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The Art of Friendship

Ever since the beginning of the month of February, I had been perturbed about the deep-rooted connections of friendships. I do not mean acquaintances, but close friends. I may be one who is friendly and gets to make friends easily, yet I am one with a small circle-close friends. Recently, it dawned on me that (though not a recent discovery and phenomenon) the digital space that is supposed to connect us is rather leaving us lonely (oh yes, just incase you have not noticed). Interestingly, the social media is a beautiful world that is beneficial and enjoyable such that it breeds relationships. Truth be told, it only provides mere illusion (my opinion) as nothing, not even online communities can take the place of the real and in-person relationship. There’s just something unique and irreplaceable about the physical person to person connection.

Research affirms that it is important and sterling to have friends but not all friendships are explicitly good as it could be destructive, imbalanced, or exclusionary to mention a few. My curiosity took me back to Aristotle’s Nichomachean Ethics. Aristotle posits that “without friends no one would choose to live, though he had all other goods.” For him, true friendship is a virtue and one that allows for good in the world. Though I suggest some level of morality in friendship yet, the value we place in it makes it beautiful. Aristotle maintains that there are three kinds of friendship:

1) Friendships based on utility- Here, there is always something either or both parties gain.

2) Friendships based on pleasure- It is one that is premised on having pleasure or good time generally.

3) Friendships based on virtue- Both parties share similar or same values. Here, there is admiration (not comparison) and respect.

Aristotle holds that most young individuals keep friends for the sake of utility but unfortunately, they end up being disappointed. It is not to say that it is wrong to be hurt in friendship. In addition, he writes, “those who love because of utility love because of what is good for themselves, and those who love because of pleasure do so because of what is pleasant to themselves” but interestingly, what one finds pleasant or useful “is not permanent but is always changing; thus, when the reason for the friendship is done away, the friendship is dissolved.”

No doubt, the three types of friendship are important, only those premised on virtue-values are meaningful and long-lasting.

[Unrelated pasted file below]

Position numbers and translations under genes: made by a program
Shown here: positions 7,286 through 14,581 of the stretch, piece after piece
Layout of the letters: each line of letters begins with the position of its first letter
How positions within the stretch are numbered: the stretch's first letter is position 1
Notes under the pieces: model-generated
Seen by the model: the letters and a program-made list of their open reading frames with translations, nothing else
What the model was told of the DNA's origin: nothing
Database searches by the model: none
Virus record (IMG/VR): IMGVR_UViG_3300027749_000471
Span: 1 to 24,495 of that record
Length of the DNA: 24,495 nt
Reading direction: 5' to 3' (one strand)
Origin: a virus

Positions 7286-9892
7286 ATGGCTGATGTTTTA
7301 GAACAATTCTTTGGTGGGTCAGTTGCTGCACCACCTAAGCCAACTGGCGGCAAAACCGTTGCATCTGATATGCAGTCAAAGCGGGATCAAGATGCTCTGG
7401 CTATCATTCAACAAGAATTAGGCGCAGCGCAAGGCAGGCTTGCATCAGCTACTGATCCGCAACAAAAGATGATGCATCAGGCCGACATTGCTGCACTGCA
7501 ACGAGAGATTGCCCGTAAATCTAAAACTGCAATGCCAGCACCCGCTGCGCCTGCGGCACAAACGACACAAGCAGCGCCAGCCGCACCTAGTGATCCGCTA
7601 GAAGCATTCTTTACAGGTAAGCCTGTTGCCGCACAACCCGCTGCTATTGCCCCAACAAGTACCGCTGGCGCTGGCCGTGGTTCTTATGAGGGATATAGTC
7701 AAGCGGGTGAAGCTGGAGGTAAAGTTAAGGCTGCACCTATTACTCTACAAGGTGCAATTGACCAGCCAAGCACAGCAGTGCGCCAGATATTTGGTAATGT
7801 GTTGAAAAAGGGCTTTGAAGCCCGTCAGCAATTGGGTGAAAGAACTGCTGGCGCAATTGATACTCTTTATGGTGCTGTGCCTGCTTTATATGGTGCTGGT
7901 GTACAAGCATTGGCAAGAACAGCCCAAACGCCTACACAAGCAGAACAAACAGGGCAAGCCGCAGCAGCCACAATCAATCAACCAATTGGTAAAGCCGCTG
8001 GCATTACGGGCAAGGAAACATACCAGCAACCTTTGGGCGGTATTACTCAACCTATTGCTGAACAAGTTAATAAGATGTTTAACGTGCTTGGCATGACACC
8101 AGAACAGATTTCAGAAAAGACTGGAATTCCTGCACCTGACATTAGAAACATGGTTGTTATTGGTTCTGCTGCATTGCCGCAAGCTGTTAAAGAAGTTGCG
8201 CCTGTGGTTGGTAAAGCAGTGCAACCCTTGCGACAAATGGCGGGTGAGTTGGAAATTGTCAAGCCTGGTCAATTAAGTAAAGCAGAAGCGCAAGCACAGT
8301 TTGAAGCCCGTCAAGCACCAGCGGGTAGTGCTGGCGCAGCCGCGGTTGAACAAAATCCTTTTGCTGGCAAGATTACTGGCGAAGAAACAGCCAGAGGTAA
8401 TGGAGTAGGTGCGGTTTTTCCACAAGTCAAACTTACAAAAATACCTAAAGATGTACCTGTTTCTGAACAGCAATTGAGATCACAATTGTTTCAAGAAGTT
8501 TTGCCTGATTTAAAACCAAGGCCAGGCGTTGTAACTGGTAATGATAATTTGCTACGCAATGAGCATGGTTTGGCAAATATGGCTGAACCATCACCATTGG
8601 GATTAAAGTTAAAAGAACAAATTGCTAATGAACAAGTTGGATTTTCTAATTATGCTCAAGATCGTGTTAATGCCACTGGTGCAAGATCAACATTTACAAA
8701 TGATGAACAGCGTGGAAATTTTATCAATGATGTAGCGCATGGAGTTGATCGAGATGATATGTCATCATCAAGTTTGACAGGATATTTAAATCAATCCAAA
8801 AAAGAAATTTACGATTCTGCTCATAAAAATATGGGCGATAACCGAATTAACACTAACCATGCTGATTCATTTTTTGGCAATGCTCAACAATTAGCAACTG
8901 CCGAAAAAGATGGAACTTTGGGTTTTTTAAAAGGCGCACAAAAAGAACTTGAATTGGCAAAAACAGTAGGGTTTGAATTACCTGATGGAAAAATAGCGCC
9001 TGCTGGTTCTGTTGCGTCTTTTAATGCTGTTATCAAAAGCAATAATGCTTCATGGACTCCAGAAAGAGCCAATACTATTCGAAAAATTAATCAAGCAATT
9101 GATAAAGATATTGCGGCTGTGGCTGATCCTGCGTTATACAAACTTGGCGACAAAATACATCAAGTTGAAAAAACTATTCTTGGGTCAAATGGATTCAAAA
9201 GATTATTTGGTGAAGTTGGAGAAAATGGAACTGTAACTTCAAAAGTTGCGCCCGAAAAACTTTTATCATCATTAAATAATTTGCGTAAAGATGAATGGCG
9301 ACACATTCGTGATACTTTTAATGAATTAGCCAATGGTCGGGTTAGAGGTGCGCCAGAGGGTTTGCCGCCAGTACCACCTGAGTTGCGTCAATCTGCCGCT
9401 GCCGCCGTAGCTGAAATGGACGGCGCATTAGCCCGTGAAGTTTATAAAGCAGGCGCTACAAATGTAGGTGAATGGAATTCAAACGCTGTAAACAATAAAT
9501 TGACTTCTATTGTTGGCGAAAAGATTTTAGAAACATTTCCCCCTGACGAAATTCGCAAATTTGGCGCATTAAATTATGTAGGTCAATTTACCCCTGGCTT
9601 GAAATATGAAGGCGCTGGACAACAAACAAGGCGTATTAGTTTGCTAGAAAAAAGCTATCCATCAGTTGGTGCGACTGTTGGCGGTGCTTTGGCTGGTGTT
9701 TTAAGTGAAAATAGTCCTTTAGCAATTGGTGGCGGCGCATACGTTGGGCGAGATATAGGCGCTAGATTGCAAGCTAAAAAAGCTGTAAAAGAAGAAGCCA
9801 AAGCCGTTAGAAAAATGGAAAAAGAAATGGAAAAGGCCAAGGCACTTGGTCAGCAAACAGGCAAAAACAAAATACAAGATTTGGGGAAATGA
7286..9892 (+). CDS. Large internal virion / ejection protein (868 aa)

You may want to conclude that Aristotle’s schema is merely perceptive yet, it is utterly practical. Also, you may be questioning yourself about the category in which you fall into. It is okay to do that. Perhaps yours may be for utility or pleasure, there’s nothing wrong with that as there are times you need friendships for these specific reasons. Building friendships on virtue/values is not a one-night thing, it takes time to grow.

The only way to have a friend is to be one- Ralph Waldo Emerson

Published by Tobi Oloyede

Tobi Oloyede is a young visionary with a flair for personal and population developments. Rather than being pinned down by the challenges around her, she is dedicated to learning new ideas and getting the best out of life. She is one that is inspired by the popular Yoruba saying, "Ona kan o wo oja- There is no one/single route to the market." She holds her first degree in English and Literary Studies from the Ekiti State University, Nigeria, a Master's degree in Gender and Diversity from East Tennessee State University, and is currently a Sociology graduate student at Georgia Southern University. Writing is one of the several other things she loves to do and she brings it upon herself to make the world a better place through her writings. For her, 'the pen is always mightier and with it, she speaks volumes.' BE THE LIGHT, BE THE CHANGE…A BETTER YOU, A BETTER WORLD.

4 thoughts on “The Art of Friendship

  1. I have a couple of friends whom I don’t see often, but we are such kindred spirits that we can always pick up right where we left off. No putting on of airs or trying to impress. Such comfortable relationships. Thanks, Tobi, for reminding me of the value of friends.

    Liked by 1 person

  2. As we grow older, the art of friendship takes on different dimensions….many of which I doubt even Aristotle would have foreseen. In truth, friendship is as complicated as any other relationship e.g. siblings, marriage, colleagues at work etc.

    Liked by 1 person

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